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The pain of short sales: banks want homeowners to “share the loss”

by Mike on September 20, 2008

Losing your home? Most homeowners facing a mortgage default have already come to grips with that consequence or at least they know it’s a very likely possibility. But may don’t realize that, long after losing their home, they might still end up paying against the debt for years, even decades.

The false promise of loss mitigation

When the mortgage lending industry hit the iceberg, all those brokers and real estate agents who had pocketed so much money during the boom suddenly found their empty pockets in need of refilling. Where’s the demand now? “Loss mitigation,” or helping homeowners find solutions for their home loan defaults. Unfortunately, real loss mitigation options are very limited: almost no one qualifies for a re-finance, and unless you choose to fight your foreclosure, almost every option involves losing the home.

Short sales: Not a silver bullet

One pitch that loss mitigation specialists have hit on is the “short sale.” There are two parts to the short sale: first, that it’s a sale of the home to some third party. Second, the sale price is less – often, much less – than the total loans on the property – that’s the “short” part. In order to make a short sale work, the lender or lenders have to sign off on the deal.

The main benefit to the lender on a short sale is that they get some cash, now, instead of the mere possibility that they might someday recover some amount of the loan. The main benefit to the borrower is that they achieve some finality – they get to settle their debt and end the worries that the bank will pursue them for years to pay on a loan for a home they no longer own. (This is a possibility in many foreclosures, in states like Florida that allow for “deficiency judgments” if the foreclosure sale doesn’t cover the amount of the debt.)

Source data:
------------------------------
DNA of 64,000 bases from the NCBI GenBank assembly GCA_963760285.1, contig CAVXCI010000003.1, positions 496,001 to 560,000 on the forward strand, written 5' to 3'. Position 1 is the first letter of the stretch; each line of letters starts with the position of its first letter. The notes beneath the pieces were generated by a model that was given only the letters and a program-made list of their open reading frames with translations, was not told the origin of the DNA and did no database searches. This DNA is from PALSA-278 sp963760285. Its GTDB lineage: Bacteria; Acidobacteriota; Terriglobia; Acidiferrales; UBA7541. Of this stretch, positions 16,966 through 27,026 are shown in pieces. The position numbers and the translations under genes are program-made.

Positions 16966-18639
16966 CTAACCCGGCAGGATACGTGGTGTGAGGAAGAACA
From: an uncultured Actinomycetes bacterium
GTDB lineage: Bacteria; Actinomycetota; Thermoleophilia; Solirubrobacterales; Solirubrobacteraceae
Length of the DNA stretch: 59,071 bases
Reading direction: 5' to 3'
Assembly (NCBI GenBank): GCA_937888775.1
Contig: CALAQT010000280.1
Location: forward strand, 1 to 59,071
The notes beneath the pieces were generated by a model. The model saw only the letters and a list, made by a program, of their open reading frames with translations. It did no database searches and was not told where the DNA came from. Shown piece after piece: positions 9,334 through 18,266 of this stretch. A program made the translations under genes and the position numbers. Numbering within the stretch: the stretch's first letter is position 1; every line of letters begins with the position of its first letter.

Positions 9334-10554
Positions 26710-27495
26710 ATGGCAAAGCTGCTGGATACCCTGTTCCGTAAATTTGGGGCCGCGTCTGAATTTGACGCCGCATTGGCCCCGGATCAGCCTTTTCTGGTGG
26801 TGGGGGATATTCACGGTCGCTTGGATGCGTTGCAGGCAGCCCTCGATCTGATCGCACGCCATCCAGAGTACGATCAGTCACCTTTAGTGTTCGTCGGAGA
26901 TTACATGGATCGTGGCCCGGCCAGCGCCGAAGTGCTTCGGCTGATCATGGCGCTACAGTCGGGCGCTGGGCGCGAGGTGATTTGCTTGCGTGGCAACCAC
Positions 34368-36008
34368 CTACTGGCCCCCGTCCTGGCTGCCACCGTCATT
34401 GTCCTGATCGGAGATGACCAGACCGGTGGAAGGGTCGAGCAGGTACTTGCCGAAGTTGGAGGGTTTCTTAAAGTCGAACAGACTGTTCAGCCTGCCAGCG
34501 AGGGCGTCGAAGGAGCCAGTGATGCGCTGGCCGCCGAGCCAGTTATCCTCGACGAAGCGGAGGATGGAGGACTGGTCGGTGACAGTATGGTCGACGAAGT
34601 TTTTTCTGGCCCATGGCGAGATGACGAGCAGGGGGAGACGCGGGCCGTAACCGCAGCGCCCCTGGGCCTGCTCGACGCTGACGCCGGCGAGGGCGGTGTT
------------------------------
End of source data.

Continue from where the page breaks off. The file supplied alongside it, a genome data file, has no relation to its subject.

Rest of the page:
Lose the house, keep the pain

Now, the New York Times has reported, banks are calling a halt to the short-sale party.

Reluctantly, banks are agreeing to let some short sales go through. But instead of writing off the unpaid portion of the debt, they want homeowners to sign a note promising to pay some or all of the balance due.

As short sales become more popular, pitched by loss mitigation consultants looking to make a cut on the transaction, banks have become more sour on the idea. They are now demanding that homeowners carry substantial debt with them for as long as twenty years. One bank, slapping a last-minute condition on an already-approved short sale, told the homeowner, “When you are ready to participate in the loss, feel free to call me.” One lender actually demands that homeowners commit to repay the full debt, as far as thirty years into the future.

Credit scores: the hits keep on coming

One other potential benefit claimed by short-sale pushers is that a short sale is somehow less bad for your credit score. Unfortunately, this just isn’t true:

People in the industry say banks sometimes tell borrowers that their credit will take less of a hit if they agree to sign a promissory note than if they default. It is not true. In both cases, credit agencies consider the homeowner to have failed to live up to a solemn obligation.

Like any other credit obligation, it’s the timely payment that keeps your rating up. Missing a payment, even if you later make up every dime, is the damage to your credit report. A foreclosure filing, or even a pre-foreclosure default, are what affect your score, not your proficiency in negotiating a way out of the problem.

Short sales: not for everybody… in fact, darn near nobody.

If you’re a homeowner and behind on your mortgage, you’re going to start getting pitches from short-sale “specialists.” Unless you’re in a very unusual situation, you should probably tell them to take a long walk off a short pier.

Hat tip to Calculated Risk for the story.

Want to know more? Contact us at Ricardo & Wasylik, PL.

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